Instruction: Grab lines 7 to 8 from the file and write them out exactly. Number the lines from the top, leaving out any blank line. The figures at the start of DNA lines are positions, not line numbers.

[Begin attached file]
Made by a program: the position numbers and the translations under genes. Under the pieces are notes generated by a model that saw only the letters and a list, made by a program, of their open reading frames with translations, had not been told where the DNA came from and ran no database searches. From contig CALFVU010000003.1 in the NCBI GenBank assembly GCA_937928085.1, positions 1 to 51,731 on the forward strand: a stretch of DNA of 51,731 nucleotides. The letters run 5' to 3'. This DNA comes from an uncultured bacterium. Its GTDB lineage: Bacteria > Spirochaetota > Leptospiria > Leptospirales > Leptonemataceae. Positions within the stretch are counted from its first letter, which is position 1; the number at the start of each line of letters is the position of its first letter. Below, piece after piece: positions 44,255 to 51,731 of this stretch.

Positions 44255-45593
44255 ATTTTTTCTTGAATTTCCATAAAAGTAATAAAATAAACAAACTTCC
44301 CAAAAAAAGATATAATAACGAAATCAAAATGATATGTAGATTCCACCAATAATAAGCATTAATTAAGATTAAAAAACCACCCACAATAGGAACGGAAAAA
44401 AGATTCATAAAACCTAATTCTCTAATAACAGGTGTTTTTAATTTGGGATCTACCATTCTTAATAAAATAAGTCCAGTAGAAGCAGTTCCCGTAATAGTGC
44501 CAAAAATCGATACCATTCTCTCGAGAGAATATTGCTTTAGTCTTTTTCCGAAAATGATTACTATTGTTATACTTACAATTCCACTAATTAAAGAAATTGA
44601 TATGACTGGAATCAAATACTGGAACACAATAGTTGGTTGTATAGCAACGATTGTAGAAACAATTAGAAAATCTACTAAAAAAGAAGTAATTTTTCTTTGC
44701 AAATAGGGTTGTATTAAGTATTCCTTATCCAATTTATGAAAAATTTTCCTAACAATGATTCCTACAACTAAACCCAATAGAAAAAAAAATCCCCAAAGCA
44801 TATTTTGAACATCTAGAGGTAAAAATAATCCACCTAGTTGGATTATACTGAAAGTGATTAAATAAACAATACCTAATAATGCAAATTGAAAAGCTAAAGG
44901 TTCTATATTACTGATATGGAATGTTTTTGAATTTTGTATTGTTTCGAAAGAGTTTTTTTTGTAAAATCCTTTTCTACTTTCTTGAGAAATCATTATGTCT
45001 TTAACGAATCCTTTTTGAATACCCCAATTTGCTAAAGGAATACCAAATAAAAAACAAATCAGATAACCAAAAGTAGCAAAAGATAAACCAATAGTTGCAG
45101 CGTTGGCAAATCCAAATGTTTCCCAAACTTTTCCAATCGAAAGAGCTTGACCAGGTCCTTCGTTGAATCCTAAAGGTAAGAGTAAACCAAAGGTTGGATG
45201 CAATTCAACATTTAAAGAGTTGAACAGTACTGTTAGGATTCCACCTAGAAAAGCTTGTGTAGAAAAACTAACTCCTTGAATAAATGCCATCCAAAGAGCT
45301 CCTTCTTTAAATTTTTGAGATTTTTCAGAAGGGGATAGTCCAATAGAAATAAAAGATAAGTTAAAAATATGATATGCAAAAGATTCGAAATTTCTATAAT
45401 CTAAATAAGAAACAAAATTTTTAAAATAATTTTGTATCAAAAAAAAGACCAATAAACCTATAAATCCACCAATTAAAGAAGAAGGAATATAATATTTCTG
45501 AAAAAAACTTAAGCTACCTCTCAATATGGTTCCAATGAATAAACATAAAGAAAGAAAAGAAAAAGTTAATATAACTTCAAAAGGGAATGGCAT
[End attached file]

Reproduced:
44601 TATGACTGGAATCAAATACTGGAACACAATAGTTGGTTGTATAGCAACGATTGTAGAAACAATTAGAAAATCTACTAAAAAAGAAGTAATTTTTCTTTGC
44701 AAATAGGGTTGTATTAAGTATTCCTTATCCAATTTATGAAAAATTTTCCTAACAATGATTCCTACAACTAAACCCAATAGAAAAAAAAATCCCCAAAGCA